Bananas were amazing, even when eaten on a tuk-tuk
The biking stuff
Aaah the biking. We’ve loved moving around islands on bikes, feeling totally free and awesome. But the bike didn’t love us so much on their end. After a first flat tire just at sunset in Bohol that we got repaired quite quickly, we renewed the experience of biking in Siquijor a couple days later. Not surprisingly, we got a new flat tire in the middle of the mountains right before dark (because why change?).
Now this is just the beginning. After an hour trying to repair the tire – the night was fallen – the repair guy told us that there were too many holes in the tire too repair it and that we had to go to the nearest city to buy a new tube. We hopped on our second bike – the one that didn’t have a light, obviously – to find out once we got there that every store selling tubes were closed (it’s night, that’s fair). Hence, we tried to go back to see the repair guy and tell him to keep the bike overnight.
That’s when the second bike broke as well. The chain broke, to be more specific. We managed to find someone to keep the broken bike, hopped on a tuck-tuck and made it back to the hotel… Missing two bikes. The funny part was when the rental guy tried to make us pay for the broken chain: we had him pay for our tuck-tuck ride instead.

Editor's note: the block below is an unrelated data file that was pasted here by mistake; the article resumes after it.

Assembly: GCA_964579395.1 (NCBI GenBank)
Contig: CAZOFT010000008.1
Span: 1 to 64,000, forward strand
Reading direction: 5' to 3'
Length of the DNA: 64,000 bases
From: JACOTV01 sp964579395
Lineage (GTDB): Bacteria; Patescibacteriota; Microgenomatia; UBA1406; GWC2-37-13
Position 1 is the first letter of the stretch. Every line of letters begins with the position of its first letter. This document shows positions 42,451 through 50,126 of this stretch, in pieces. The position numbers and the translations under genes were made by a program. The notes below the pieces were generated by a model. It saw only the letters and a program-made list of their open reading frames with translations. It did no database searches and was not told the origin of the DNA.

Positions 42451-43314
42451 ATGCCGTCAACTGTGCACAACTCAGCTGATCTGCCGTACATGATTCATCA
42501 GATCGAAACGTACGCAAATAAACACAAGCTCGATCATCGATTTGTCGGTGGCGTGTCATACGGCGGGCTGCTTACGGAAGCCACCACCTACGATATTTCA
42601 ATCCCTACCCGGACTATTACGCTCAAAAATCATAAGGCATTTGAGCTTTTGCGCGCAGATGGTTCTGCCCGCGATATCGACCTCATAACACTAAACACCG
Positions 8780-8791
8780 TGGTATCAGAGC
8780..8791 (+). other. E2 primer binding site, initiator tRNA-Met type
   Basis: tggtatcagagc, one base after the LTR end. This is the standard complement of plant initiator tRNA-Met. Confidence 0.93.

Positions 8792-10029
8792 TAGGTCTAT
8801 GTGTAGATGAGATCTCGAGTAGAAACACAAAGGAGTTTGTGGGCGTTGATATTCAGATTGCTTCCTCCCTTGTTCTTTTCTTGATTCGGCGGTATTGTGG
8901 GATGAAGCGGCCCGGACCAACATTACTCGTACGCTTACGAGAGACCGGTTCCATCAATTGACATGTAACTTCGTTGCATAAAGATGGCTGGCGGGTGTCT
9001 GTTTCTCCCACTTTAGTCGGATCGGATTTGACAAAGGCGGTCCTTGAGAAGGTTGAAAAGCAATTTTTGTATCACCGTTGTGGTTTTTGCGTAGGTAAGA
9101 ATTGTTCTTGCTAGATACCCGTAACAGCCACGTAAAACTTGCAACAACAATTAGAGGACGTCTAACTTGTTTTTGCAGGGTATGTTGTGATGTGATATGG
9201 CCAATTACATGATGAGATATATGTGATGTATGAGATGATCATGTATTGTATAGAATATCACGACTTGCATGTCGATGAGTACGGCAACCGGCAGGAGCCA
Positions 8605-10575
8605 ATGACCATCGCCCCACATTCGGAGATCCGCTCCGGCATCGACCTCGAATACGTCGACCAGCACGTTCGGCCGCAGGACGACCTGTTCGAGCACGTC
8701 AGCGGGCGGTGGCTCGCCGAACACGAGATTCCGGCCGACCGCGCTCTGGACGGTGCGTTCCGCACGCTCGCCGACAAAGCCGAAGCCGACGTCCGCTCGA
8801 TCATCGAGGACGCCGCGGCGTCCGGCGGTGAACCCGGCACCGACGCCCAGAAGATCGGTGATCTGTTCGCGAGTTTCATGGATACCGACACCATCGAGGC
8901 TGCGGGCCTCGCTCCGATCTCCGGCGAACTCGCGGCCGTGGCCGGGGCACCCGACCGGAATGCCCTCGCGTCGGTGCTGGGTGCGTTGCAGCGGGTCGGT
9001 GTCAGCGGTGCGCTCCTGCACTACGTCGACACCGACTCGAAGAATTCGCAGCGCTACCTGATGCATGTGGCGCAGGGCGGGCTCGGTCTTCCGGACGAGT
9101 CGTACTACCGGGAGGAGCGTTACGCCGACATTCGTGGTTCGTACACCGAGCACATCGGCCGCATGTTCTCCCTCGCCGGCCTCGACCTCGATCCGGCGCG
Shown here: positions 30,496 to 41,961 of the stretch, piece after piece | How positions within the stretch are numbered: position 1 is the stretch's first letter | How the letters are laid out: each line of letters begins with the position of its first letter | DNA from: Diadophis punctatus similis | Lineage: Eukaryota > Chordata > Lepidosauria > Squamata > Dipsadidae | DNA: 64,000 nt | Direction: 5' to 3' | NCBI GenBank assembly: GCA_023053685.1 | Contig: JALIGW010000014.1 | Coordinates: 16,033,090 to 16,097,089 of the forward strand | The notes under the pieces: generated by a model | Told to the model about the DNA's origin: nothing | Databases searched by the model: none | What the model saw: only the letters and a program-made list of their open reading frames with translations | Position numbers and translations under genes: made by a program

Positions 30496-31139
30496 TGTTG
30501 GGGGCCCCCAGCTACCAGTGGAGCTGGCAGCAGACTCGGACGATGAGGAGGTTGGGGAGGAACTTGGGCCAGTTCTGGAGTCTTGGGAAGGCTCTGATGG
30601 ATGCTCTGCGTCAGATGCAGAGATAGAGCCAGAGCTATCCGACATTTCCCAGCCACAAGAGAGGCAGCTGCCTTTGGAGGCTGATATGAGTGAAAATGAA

No, it’s not just in the postcards
The luggage stuff
Now this is a cool one. Coming back from Apo Island, we had to take a pirogue to cross the 50 meters separating the beach from the ferry. The boat guys put our luggage on the pirogue and tell us to hop in. We didn’t wanted to.
See, the sea was really agitated. And the pirogue really small. So we told them to go without us and we’d just swim across. That made them laugh and they replied that there were absolutely no problem and they’d done that multiple times. So we reluctantly got on board.
Not even 2 meters away from the shore, the boat capsized with the first wave, throwing our luggage and us in the water. Now were talking about all of our luggage, so all of our clothes, but also electronics, computers, phones, passports and money… Thankfully, we wrapped the most important ones in plastic, so we didn’t loose much – my kindle is dead and Tom’s computer was not working anymore (he got it repaired using the warranty). But we had to use our evening in Dumaguete – and our entire room – to rinse with clear water and dry our clothes and virtually every of our possessions.
Oh, and to top it off, we got hurt by some corals and urchins when trying to save our stuff. It hurts.
Next time we’ll trust our instinct.
All of this made us a bit less on top of things, and we arrived one day earlier to the airport for our flight by mistake… To almost miss it the next day because our alarm didn’t ring. We did get it – 10mns before departure.
But even with all those things happening, we still loved it and Philippines is our favorite country visited so far.
Our only regret? Not having another couple of months to spend there. We’ll be back.